My thoughts around an Everesting preparation plan

I plan to do at least a Base Camp (half an Everest - 4420m) before the end of March and probably a full in April.This will be indoors as I have no desire to do it outside and I really do not think my descending skills are that good, especially in the dark and when tired.

I have just completed 3 months of base, including the Festive 500 and have grown TL from a very low 35 to 65. I normally keep it around 75-80.
Current TP is 265 but I really do not think that is true.The numbers say so but I have not had a break through for 2 months. I put myself about 230.

I will be using Xert workouts (riding Fulgaz routes) for all workout sessions. These will be at least 2 a week and possibly more. The 2 workouts will be a VO2/Threshold effort and a good sweetspot style session. I run a weekly challenge on Fulgaz and riding that each week is normally a good threshold workout.

In addition to the workouts I will be doing endurance work on some of the big climbs on Fulgaz (and possibly AdZ, although I do not have a current subscription, but you do get 25K a month for free, which is sufficient for AdZ). I also do at least one 100K ride a month, sometimes more and sometimes longer.

The route I will be using will be from Fulgaz and is called Gerlospass Everesting. It is a 540m climb and a total of 14.34km per lap.

I have ridden this a number of times and the climb takes me 45 minutes and an 8 minute freewheeling descent. That conveniently works out an an average of an hour per loop and 17 loops are required. That is giving me a bit of lee way for breaks etc. I have chosen this loop because it is quite interesting, it has 3 points on the uphill which are markers on progress (one is a hotel as I recall) and it is not too steep at an average of 7.5%.

I have set aXert target date of 31st March and a type of GC Climber. The only difficulty in planning is that I am on holiday for 3 weeks in February and will be relying on the gym equipment on a cruise ship. From past experience I think I will achieve either weights or a good HIIT workout every alternate day.

Happy to hear of any advice and I will post odd progress notes on this thread


Thats a good challenge John. I’ll keep an eye on your progress.

p.s. if you’d prefer i went on the cruise in your place so that you can get ideal training in just let me know :wink:

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Sounds tough, and a long time to spend on the trainer(!) but good luck with it! Should be easier to make sure you eat and drink enough indoors though

How did that happen? If you’re going to be using it to guide your high intensity sessions you should probably get an accurate signature to begin with? That said, I’m not sure how much above TP work you actually need for such endurance… but still good to know threshold and also your aerobic threshold

Other than that, I guess you need to figure out pacing - you’ll presumably be slower doing it 17 times, unless those times are already at endurance pace. I guess you’ll climb below LTP? Or maybe it’s possible at LTP with the recoveries? Good that you are doing ‘trial’ in March to figure it out.

And not sure if FulGaz allows you to adjust trainer difficulty like e.g. Zwift, but you may want to get comfortable with and train the cadence too. Not sure training at 90 rpm will carry over to 17 hours at 60 rpm for example.

I had better not tell my wife she has an option other than to go with me. She might choose it.

Totally agree with getting the signature correct. I have done an all out 20 min test tonight that gives me 237 as an FTP.
I have put a call to support to ask them to amend it for me but they have said previously it is correct. I absolutely know it is not.
My TL is also artificially low because my TP is so high.

This is my test tonight. I was trying as hard as I could to get to 250w avg for the 20 mins and as you can see I was never ever going to get a breakthrough.

You make many other good points as well. Thanks for taking a look at my post.

If this was an all out effort then it should be a breakthrough or fakethrough (when signature was too high) or else something went wrong. That’s what Xert is all about as far as I understand it. I’ve learned that sometimes when the signature is very wrong (too high or too low) the breakthrough/fakethrough is not recognized.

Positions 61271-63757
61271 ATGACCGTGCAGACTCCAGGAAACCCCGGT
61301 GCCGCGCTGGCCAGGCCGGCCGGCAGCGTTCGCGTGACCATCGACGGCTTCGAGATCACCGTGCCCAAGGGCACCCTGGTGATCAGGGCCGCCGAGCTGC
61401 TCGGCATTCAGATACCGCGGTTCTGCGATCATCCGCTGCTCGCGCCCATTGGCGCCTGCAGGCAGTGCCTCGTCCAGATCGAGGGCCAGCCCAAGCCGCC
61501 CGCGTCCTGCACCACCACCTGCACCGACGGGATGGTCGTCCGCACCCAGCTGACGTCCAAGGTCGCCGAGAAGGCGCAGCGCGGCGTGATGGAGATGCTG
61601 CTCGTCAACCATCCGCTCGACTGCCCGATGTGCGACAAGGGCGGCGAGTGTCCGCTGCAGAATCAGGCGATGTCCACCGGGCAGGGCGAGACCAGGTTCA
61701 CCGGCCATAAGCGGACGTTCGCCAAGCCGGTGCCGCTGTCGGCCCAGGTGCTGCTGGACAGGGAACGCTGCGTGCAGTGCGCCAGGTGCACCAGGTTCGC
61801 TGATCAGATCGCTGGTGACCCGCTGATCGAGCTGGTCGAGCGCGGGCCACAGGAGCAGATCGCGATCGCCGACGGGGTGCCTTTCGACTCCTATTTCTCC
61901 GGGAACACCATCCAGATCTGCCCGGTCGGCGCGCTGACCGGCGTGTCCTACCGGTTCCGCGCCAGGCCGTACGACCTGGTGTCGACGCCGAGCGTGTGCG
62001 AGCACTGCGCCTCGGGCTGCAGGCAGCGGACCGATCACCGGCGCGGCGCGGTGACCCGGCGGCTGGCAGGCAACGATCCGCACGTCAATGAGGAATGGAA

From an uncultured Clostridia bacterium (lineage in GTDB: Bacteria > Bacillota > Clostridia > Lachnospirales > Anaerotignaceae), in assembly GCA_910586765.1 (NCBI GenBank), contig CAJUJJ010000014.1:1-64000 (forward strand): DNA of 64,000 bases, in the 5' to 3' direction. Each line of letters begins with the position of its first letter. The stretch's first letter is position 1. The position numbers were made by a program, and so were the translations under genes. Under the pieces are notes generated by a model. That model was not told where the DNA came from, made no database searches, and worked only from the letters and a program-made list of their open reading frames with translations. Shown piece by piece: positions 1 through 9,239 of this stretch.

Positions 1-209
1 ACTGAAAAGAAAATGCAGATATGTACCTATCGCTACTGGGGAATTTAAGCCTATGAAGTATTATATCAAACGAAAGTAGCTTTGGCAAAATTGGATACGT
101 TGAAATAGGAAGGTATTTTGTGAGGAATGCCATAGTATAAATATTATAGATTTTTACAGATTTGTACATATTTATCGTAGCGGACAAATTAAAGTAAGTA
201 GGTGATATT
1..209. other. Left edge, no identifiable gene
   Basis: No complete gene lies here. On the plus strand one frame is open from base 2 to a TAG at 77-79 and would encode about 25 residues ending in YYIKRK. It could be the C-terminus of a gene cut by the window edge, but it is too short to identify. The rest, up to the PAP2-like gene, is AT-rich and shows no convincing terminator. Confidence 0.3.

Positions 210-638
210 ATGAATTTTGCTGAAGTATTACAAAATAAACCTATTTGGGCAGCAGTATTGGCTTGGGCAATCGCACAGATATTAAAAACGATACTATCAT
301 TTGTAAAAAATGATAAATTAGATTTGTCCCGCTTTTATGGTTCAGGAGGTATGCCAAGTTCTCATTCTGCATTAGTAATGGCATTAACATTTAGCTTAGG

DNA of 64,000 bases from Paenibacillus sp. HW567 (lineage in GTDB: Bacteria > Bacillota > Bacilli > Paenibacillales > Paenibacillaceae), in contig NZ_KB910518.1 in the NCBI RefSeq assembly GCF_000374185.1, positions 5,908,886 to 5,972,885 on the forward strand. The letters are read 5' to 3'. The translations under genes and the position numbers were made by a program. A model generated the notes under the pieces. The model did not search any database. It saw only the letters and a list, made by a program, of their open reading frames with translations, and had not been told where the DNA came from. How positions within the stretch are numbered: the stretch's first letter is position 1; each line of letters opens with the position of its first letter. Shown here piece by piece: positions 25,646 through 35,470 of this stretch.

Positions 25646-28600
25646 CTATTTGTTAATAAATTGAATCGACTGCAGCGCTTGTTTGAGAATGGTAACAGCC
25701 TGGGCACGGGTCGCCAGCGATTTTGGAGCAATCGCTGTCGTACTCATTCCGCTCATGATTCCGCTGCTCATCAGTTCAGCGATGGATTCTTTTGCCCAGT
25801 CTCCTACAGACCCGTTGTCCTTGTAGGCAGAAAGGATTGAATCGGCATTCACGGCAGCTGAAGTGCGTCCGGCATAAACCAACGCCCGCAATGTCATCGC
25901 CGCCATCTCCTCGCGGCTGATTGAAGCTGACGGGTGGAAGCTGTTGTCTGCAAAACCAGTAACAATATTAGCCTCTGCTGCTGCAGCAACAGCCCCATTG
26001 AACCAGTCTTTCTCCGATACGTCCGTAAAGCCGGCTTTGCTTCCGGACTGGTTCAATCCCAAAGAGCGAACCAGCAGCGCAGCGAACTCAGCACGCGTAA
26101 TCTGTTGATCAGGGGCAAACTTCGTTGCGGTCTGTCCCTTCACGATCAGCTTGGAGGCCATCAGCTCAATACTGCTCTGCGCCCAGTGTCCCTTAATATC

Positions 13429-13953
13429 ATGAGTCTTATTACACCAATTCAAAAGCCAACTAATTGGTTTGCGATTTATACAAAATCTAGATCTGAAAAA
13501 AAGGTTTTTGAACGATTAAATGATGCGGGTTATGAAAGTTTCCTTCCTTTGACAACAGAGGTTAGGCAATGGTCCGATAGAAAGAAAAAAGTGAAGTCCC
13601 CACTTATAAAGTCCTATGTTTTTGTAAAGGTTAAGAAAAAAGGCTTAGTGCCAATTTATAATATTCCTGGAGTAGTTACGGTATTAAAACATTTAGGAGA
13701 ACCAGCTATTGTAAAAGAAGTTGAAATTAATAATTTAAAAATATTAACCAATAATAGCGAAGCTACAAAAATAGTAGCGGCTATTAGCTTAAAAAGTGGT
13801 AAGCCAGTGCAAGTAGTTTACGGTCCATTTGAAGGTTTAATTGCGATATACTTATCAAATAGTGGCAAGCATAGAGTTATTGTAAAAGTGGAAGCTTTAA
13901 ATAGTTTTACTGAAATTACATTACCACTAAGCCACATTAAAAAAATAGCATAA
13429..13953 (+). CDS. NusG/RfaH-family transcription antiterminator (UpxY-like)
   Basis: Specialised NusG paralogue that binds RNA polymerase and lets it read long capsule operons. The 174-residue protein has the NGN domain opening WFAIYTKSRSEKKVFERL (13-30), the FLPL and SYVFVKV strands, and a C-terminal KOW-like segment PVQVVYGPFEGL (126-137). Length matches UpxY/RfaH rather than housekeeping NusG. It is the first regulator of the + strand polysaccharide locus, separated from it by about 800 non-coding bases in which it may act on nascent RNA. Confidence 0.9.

The whole system (workouts, training load…) only works using a signature that represents the maximum effort you can actually do. Maybe even without that hungry bear chasing you for that last bit of power that might be left. If you’re not training for the Olympics/Tour de France/… that’s probably a better representation of your reality anyway, just my take on things. I will never ever in my life produce a real ‘maximum effort’ because there is no hungry bear in my apartment, so I will never know but I am fine with that.

You could change the values below the workout to something you think might be correct and then use the extract button to see if the algorithm can get a signature with a breakthrough in the vicinity of those values. Just play around with the values until it makes sense to you, from what I’ve read you are not a newbie sitting on a bike with a power meter for the first time :wink:
If you get something that works, looks and feels right you can save it and go from there.

If workouts feel wrong afterwards, something described as hard is easy or the other way around or the HIIT ones are impossible to finish or whatever you can always unlock and/or do another maybe different kind of breakthrough effort whenever you feel fresh again. The Xert breakthrough workouts are not 20 min constant efforts for a reason, the algorithm works better with some more variable input to failure as I understand it.
I think to keep training against a TP you know you can’t hold is probably not helping your fitness.

Xert is an algorithm not an AI or something with a memory, same values in → same values out. You can’t break it by playing with the numbers and finding what works for you. And that it works for you is the goal, isn’t it?

Just my two euro cents of course. I have a much lower TP than anyone here, seldom train and never race but I am a bit of a data geek and have been here for two years or so watching and learning.
Xert works well but sometimes it nonetheless is wrong and needs some tweaking. When an all out effort looks like a stroll in the park the numbers are wrong. They have to be wrong because you can’t be, the model is an approximation of reality, you are the reality. Maybe a slightly unusual one that the model does not map as well as others but still reality.

Just try lowering the TP by 10 or 20 watts, there is a lot of yellow there, it might not be that much wrong and see what ‘extract’ does, you don’t have to save if you don’t want to.